Portraits from the pandemic

A new exhibition of vivid realist portraits by Adelaide-based artist Daniel Connell highlights the struggles faced by many temporary visa holders during the COVID pandemic, as well as the contribution migrants make to the community.

Feb 02, 2023, updated Feb 08, 2023
Installation view: Daniel Connell's 'CoViv' exhibition at Newmarch Gallery. Photo: John Nieddu Photography

Installation view: Daniel Connell's 'CoViv' exhibition at Newmarch Gallery. Photo: John Nieddu Photography

Daniel Connell: CoViv
Newmarch Gallery

At the beginning of the coronavirus pandemic, the then Australian Prime Minister Scott Morrison told temporary visa holders that they should return home, creating uncertainty for many individuals and a period of labour shortages that continue today. This inspired Adelaide-based artist Daniel Connell to reach out via social media to anyone on a temporary visa to send a photo and a story about their current situation in an attempt to reveal more about the people we live with in our community.

The first 14 responses Connell received are the subjects of the expressive realist portraits on display at Newmarch Gallery in the CoViv exhibition.

Temporary visa holders can include working holidaymakers, skilled temporary residents, New Zealand citizens, international students, and seasonal workers. They are often doctors, nurses, IT professionals, telecommunications experts, food growers and suppliers, teachers and carers. Through these portraits, Connell highlights the struggles of temporary visa holders and the contribution they make to our community.

Portait of Keer Bu by Daniel Connell; charcoal, acrylic and oil on canvas, 100xm x 140cm.

The project is part of Connell’s ongoing work with migrant communities. He co-founded, with Rama Ramanathan, the South Australian Professional Networking Association for Migrants (SAPNAM), which has become one of the largest free and voluntary employment services for new migrants in Australia. It also set up Matilda Street House in Eastwood, providing accommodation for recently arrived migrants.

CoViv is a continuation of Connell’s broader art practice of developing large-scale portraits of migrants, particularly of members of the Indian community in South Australia.

The artist uses portraiture as a socially engaged practice, exploring encounter, translocation and belonging. He runs a Portraits and Identity course at the Adelaide Central School of Art, where he employs migrants as models. As well as sitting for the students, the migrants also share their lived experiences of issues relating to identity.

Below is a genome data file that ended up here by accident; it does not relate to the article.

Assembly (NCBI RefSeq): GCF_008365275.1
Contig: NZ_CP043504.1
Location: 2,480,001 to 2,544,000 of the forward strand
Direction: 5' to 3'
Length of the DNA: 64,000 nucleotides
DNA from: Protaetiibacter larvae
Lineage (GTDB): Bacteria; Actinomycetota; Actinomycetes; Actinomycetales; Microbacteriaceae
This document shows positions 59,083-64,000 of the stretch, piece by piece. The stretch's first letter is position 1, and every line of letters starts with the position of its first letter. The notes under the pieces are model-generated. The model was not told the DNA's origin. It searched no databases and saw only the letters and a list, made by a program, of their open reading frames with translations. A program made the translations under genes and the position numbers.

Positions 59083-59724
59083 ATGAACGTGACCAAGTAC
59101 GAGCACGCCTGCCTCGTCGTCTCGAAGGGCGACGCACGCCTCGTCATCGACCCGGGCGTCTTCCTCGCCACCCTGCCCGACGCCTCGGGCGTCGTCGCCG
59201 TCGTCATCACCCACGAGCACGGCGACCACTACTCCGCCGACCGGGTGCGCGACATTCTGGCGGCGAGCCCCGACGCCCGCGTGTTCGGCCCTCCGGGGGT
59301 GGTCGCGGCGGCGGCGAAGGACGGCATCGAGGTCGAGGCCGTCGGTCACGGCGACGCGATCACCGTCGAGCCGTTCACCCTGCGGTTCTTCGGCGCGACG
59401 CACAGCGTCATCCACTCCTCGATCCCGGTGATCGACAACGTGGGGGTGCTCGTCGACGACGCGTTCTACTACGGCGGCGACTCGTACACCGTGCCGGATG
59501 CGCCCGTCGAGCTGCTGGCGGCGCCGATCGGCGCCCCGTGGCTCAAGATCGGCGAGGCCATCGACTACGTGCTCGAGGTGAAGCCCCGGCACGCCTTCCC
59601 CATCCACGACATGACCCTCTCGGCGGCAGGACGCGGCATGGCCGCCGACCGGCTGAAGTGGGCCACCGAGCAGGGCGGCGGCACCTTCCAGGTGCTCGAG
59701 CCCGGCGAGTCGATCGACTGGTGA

“I have found it to be a powerful project,” Connell says.

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“The students love it and the models love it because they are heard and they are seen in a new space, and they have a chance to be honoured and respected. People who create portraits generally do it out of respect; it creates a respectful space.”

When COVID hit and lockdowns began, Connell wasn’t able to run the course, so he started his new portrait project. The title for the exhibition, CoViv, is a play on the word COVID, adapting the Latin words “co” and “viv”, which means “living with”.

The exhibition has been three years in the making and reflects the relationship that Connell has developed with the subjects over this period, from the initial callout through to the final portraits hanging on the gallery wall.

In addition to the paintings, the exhibition also features a film Connell made with Riggy Ghia of Backfields Productions. The film is an opportunity for the subjects of the portraits to tell their stories and experiences of moving to Australia, with migrants from Germany, Chile, India and China recounting experiences of racism and the difficulty of leaving family behind, especially during COVID. They also discuss the fact that employers are often hesitant to take on individuals on temporary visas, making it difficult to get a job.

Sehas Singh Sodhi, Rehas Singh Sodhi and Kamaldeep Singh Sodhi in front of Daniel Connell’s portrait of Paramjot Singh. Photo: John Nieddu Photography

Paramjot Singh, the subject of one of the portraits and a nursing student, says: “At the beginning of the pandemic, I arrived in Australia, having left home for the first time. My grandfather had suddenly died and he was my main mentor and support. Suddenly we could not work and it seemed we were alone and locked out of everything. This project has already drawn attention to who we are and how we struggled, and it will continue to do so. We are a big part of the South Australian community.”

CoViv offers a snapshot of the many temporary visa holders in South Australia and gives the audience some insight into the struggles and experiences many have faced. Connell has created an exhibition that is only the start of the conversation as he invites the audience to engage with the portraits and learn more about the people we live with, in our community.

CoViv is showing at Newmarch Gallery (128 Prospect Road, Prospect) until February 18.

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